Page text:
Tuesday, March 24th, was AFSP Advocacy Day at the Ohio Capitol. Rep. Marlene Anielski [R] of the Ohio House of Representative 6th District sponsored House Bill 28 which mandated that Ohio’s Colleges and Universities provide students with access to information on crisis intervention, suicide prevention and mental health resources. This information should be widely available through social media and apps and help to prevent the third leading cause of death among college students. Pomegranate joined all of Ohio’s AFSP chapters, members and walk sponsors in meeting with house representatives to introduce the bill, and make them aware of the legislation and the importance of a ‘yes’ vote. AFSP educated advocates through a webinar before-hand, and Rep. Anielski came and spoke about the loss of her son to suicide and specifically House Bill 28. Thursday, March 26th, the bill came up for a vote and passed. It will go on to the Ohio Senate.
In the AFSP packets are stories of those whose lives were lost to suicide, and whose survivors came to advocate. (There are more of the same- hundred fold- who come to an Out of the Darkness walk.) Here is a sampling of quotes from some of their stories:
“Little did we know the reason he was always laughing and joking around was because he was suffering from depression and did not want anyone to know.Depression is an illness just like diabetes or cancer. No one chooses to be depressed.”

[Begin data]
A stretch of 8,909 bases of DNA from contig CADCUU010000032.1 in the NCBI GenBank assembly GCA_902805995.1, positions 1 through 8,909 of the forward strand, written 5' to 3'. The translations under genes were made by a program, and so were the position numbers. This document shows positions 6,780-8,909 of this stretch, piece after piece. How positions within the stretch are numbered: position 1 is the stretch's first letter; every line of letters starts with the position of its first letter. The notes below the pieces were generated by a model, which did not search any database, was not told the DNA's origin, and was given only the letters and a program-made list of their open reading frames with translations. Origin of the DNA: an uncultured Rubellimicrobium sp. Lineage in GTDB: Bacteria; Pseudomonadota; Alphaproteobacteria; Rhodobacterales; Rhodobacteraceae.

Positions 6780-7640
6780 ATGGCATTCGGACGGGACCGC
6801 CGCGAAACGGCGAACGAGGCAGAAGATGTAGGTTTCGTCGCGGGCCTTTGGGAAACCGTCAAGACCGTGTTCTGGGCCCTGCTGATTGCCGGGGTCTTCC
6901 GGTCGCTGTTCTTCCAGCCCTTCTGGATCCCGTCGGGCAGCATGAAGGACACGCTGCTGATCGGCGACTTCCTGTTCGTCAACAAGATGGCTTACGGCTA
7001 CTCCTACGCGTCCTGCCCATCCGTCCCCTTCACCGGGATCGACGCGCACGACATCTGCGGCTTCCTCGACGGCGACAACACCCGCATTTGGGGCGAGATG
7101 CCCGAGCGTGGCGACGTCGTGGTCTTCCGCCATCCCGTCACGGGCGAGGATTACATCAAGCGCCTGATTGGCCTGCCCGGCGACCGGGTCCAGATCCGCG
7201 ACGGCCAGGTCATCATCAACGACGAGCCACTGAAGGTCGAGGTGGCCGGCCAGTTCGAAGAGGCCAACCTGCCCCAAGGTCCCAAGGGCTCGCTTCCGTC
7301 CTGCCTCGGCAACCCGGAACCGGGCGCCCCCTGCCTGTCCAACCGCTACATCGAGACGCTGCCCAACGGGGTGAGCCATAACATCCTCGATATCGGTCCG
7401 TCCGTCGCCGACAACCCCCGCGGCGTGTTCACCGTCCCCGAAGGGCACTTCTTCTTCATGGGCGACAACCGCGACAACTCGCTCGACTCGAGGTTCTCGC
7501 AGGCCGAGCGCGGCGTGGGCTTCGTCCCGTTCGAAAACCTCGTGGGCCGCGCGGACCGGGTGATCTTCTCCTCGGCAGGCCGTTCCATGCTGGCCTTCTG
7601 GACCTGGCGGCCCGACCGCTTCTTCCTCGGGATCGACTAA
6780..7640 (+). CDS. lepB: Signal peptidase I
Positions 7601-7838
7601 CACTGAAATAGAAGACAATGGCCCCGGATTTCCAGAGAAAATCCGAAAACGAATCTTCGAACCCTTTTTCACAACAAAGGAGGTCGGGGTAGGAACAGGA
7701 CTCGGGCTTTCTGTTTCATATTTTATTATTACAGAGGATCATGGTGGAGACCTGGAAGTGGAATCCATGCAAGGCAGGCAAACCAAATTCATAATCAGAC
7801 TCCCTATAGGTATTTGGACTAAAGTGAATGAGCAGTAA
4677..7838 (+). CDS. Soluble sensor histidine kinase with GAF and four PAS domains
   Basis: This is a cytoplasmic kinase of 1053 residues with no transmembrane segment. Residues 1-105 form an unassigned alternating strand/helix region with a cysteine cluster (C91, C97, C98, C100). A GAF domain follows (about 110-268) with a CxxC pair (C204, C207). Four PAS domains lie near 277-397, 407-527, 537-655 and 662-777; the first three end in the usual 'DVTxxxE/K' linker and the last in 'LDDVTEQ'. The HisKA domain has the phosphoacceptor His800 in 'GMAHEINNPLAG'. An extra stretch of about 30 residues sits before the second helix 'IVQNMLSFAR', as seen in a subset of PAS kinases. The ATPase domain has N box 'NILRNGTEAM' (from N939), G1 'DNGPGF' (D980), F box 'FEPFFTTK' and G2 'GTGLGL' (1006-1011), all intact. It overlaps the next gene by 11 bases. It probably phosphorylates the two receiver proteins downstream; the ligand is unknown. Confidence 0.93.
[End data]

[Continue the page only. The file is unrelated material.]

“No one in my family really understood depression and too many times felt that Dad could pull himself out of it if he just tried. After all, never in my life had I seen anything thrown at him that he couldn’t conquer. He talked about suicide, but I believed the myth that talking about it meant that he would never do it. I was wrong.”
“On August 10, 2011 I received a phone call that changed my life forever; my only sibling, ‘’S’, had taken his own life. For many years ‘S’ struggled with severe depression. Due to the lack of affordable resources in my hometown and the stigma attached to mental health issues, ‘S’ began to cope with his depression through drinking.’
‘It is especially hard on events that are milestones, such as college graduations, new births, and weddings.’
“I told my story of ‘P’s’ 15 years of depression and struggle to survive to groups of loss survivors, professional clinicians, researchers and school personnel. Through this experience, my son’s life was not just another statistic, but now became a mission to change legislation, promote advocacy, and educate others about mental health, and more important to save lives.”
As we met with our assigned state representatives in their offices, the power of engagement and advocacy for a worthy cause became apparent. The mission and goal of education, building alliances and advocacy took on new meaning this week. Thanks to all who participated and all those who voted ‘yes’.
The buttons we wore said, ‘Ask me 3 ways to prevent suicide.’ Each person had their own variation, but ‘listen’, ‘connect’ and ‘love’ were top of mind for the Pom Kid representative. Call 1-800-273-TALK.